Section 4. Corruption and Lack of Transparency in Government

The law provides criminal penalties for conviction of official corruption. Government implementation of the law increased under the NCPO, although officials sometimes engaged in corrupt practices with impunity. There were reports of government corruption during the year.

Corruption: Corruption remained widespread among police. There were numerous incidents of police charged with abduction, sexual harassment, theft, and malfeasance, plus reports police tortured, beat, and otherwise abused detainees and prisoners, generally with impunity. Authorities arrested police officers and convicted them of corruption, drug trafficking, and smuggling; police reportedly also committed intellectual property rights violations.

In February the NACC cleared the Royal Thai Army on charges of corruption related to the construction of Rajbhakti Park.

In February 2015 the attorney general filed criminal charges against former prime minister Yingluck Shinawatra related to alleged malfeasance in her handling of the government’s rice-pledging program. The trial began in May 2015 and continued as of October. Several other former Yingluck government officials also faced criminal charges for their roles in the program.

In addition to criminal charges, numerous former officials also faced civil actions related to the rice-pledging program. In September the Ministry of Commerce issued an order to seize assets totaling 20 billion baht ($560 million) from six former officials found civilly liable for government losses resulting from alleged fake government-to-government rice deals that formed a part of that program. In October the Finance Ministry issued a bill to Yingluck Shinawatra for 35.7 billion baht ($1 billion).

At year’s end the government continued to enforce the 2009 arrest warrant against former prime minister Thaksin Shinawatra. The Supreme Court of Justice for Persons Holding Political Positions’ case against him regarding a 2006 government bank loan to Burma remained suspended. He continued to reside outside the country. The NACC and Office of the Auditor General continued to investigate allegations of corruption committed by members of the Thaksin government from 2001 to 2006, and their findings triggered several cases at the Criminal Division of the Supreme Court of Justice for Persons Holding Political Positions.

Financial Disclosure: Financial disclosure laws and regulations require elected and appointed public officials to disclose assets and income according to standardized forms. The law penalizes officials who fail to submit declarations, submit inaccurate declarations, or conceal assets. Penalties include a five-year political activity ban, asset seizure, and discharge from position, as well as a maximum imprisonment of six months, a maximum fine of 10,000 baht ($280), or both.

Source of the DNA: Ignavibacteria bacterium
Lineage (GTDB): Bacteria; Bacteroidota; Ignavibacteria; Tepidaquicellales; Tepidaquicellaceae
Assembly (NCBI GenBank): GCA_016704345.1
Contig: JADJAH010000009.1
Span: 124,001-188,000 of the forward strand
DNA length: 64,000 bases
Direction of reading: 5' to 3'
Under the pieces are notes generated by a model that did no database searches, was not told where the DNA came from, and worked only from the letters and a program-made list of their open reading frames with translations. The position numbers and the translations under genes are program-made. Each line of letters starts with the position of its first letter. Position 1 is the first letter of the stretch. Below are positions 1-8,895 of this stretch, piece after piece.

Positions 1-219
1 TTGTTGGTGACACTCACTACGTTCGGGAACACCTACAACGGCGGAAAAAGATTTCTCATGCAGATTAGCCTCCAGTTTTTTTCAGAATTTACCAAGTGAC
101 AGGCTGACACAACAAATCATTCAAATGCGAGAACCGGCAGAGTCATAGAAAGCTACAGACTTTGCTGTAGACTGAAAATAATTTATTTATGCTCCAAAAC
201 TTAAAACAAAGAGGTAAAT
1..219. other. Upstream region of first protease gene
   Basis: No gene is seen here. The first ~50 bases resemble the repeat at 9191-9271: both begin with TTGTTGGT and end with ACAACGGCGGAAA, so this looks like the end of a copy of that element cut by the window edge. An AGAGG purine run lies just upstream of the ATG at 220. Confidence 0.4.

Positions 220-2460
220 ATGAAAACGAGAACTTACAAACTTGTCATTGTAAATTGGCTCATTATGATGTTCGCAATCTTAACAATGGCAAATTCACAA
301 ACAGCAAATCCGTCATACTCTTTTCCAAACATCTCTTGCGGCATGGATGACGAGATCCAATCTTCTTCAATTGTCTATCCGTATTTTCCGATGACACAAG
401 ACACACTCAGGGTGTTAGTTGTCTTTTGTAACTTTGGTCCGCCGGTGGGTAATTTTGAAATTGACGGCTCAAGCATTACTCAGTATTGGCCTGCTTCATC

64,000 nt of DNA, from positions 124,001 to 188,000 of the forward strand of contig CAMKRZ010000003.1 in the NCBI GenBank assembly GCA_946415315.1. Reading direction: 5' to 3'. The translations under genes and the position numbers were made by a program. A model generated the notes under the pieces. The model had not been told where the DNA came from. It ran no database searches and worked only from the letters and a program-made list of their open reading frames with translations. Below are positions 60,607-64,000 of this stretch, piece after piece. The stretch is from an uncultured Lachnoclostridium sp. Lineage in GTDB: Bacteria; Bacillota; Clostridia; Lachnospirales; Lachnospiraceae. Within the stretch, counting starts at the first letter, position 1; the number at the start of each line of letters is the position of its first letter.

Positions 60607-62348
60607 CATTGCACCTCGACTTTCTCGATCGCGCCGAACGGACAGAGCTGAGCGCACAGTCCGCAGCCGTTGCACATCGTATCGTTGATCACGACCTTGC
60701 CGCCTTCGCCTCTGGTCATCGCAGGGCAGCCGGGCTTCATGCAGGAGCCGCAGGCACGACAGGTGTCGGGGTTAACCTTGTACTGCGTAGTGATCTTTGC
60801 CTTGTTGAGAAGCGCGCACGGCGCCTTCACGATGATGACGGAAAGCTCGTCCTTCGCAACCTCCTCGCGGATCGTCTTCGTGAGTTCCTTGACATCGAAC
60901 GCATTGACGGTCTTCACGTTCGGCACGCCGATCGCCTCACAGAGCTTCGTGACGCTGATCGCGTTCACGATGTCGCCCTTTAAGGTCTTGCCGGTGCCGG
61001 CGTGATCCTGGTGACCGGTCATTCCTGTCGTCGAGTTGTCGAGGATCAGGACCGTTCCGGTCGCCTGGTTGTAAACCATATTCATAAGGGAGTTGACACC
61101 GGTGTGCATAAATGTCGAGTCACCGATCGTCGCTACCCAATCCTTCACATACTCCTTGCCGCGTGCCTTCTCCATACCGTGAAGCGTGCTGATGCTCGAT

The NACC financial disclosure rules do not apply to NCPO members. Likewise authorities also exempted members of the NCPO-appointed 200-member National Reform Steering Assembly.

Public Access to Information: The law provides for public access to government information, and the government effectively implemented the law. The law provides some exceptions for nondisclosure, including to prevent damage to the monarchy, national security threats, and impediments to effective law enforcement. Regulations require a government agency to respond to a petition within 15 days; however, the regulations do not require it to submit a decision within a certain time. There is no processing fee. If a government agency ignores the petition for disclosure or the requester appeals a request denial, a judge with the Office of the Official Information Commission (OOIC) must decide the case within 60 days. If the OOIC orders the disclosure, the agency must disclose the information within seven days. The law subjects a noncompliant agency head to civil disciplinary actions or criminal penalties. The OOIC received approximately 300 appeals from January to September, which was consistent with 2015 figures. Of the approximately 300 cases received, 230 were completed as of September. The OOIC organized public campaigns and training as well as e-learning programs for officials responsible for reviewing requests.

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